Hydrops in Keratoconus

Heard about corneal hydrops?  This is a not so common complication found in patients with advanced keratoconus.   What exactly happens when you develop corneal hydrops?  The normal average thickness of a cornea is about 550 microns.  When we were studying, our professor often says that it is thinner than a credit card.  So, a patient with keratoconus may have corneas thinner than 500 microns, the thinnest so far I have seen is about 200 some microns.  Now, when the cornea continues to thin down, some layers may break, which can cause fluid from the internal environment to leak out.  In hydrops, the Descemet's membrane, which is the 4th layer of the cornea, ruptures, when this happens, the aqueous fluid inside the eye may leak towards the stroma-- the 3rd corneal layer--- causing corneal swelling. You may develop blurring of vision, glare and pain.  When this happens, you have to quickly go to your corneal specialist who will be managing the condition.  Conservatively, acute hydrops are managed with the use of antibiotics, cycloplegics, hypertonic solution and bandage contact lenses.    If managed on time, vision may recover.  What happens to the cornea? Scar from the hydrops can be seen, and the area of the cornea may be flattened.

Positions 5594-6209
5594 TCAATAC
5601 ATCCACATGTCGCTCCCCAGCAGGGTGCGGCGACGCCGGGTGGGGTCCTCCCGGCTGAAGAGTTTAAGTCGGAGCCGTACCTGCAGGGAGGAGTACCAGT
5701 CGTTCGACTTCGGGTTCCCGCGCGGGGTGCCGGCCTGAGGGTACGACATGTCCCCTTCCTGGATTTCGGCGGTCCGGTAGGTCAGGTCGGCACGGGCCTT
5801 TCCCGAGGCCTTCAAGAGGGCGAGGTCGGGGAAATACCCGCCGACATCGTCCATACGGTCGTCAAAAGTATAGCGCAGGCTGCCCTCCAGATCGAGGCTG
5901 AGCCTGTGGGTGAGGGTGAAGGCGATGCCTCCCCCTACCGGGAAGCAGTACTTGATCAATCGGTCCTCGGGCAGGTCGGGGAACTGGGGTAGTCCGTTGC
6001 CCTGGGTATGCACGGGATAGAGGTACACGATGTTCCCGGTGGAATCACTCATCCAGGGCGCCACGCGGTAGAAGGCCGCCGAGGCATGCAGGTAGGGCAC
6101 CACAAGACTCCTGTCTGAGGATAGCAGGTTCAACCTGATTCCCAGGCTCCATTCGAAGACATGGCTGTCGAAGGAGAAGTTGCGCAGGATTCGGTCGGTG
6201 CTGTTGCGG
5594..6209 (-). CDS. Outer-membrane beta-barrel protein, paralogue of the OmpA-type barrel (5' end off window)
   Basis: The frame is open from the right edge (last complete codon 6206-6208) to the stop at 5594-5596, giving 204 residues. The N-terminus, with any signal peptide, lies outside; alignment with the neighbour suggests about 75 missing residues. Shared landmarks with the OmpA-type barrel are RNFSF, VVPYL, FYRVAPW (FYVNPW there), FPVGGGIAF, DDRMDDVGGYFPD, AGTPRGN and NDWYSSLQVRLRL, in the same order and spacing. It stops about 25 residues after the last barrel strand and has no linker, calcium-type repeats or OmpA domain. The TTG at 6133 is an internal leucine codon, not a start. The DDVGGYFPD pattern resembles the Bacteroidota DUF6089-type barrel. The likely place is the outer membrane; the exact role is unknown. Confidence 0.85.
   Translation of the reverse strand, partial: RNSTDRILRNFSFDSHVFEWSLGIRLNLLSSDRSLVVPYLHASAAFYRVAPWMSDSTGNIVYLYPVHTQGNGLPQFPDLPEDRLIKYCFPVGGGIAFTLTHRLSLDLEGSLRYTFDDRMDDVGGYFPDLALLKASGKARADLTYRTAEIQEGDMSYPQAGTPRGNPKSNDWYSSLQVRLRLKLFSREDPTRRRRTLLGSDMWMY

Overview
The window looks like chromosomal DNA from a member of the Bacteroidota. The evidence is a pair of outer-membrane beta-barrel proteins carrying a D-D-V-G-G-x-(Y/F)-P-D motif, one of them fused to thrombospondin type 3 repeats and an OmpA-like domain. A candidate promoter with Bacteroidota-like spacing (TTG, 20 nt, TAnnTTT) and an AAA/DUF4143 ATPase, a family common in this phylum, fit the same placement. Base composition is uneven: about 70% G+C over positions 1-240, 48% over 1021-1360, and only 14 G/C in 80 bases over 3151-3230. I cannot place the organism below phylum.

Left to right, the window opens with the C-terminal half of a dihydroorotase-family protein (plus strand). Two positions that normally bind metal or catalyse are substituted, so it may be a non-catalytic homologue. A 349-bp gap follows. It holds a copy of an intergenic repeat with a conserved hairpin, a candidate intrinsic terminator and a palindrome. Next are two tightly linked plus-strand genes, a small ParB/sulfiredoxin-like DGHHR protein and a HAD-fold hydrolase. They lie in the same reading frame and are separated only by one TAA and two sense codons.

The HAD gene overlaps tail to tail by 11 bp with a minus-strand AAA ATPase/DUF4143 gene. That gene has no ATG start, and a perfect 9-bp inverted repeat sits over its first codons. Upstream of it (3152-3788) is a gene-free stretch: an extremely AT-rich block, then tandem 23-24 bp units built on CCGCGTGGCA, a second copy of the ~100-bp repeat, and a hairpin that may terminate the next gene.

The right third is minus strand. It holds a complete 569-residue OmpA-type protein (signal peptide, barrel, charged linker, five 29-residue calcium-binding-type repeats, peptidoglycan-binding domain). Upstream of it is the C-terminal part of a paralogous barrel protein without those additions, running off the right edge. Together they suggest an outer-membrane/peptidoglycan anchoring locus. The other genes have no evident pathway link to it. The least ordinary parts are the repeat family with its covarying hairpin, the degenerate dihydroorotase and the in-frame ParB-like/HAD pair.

Recently, I just fitted a 14 year old patient who had corneal hydrops.  When he came in, he was not able to recognise faces for his right eye, after fitting him with scleral lenses, his vision improved to 20/24, which is 3 lines away from the best 20/20 line.


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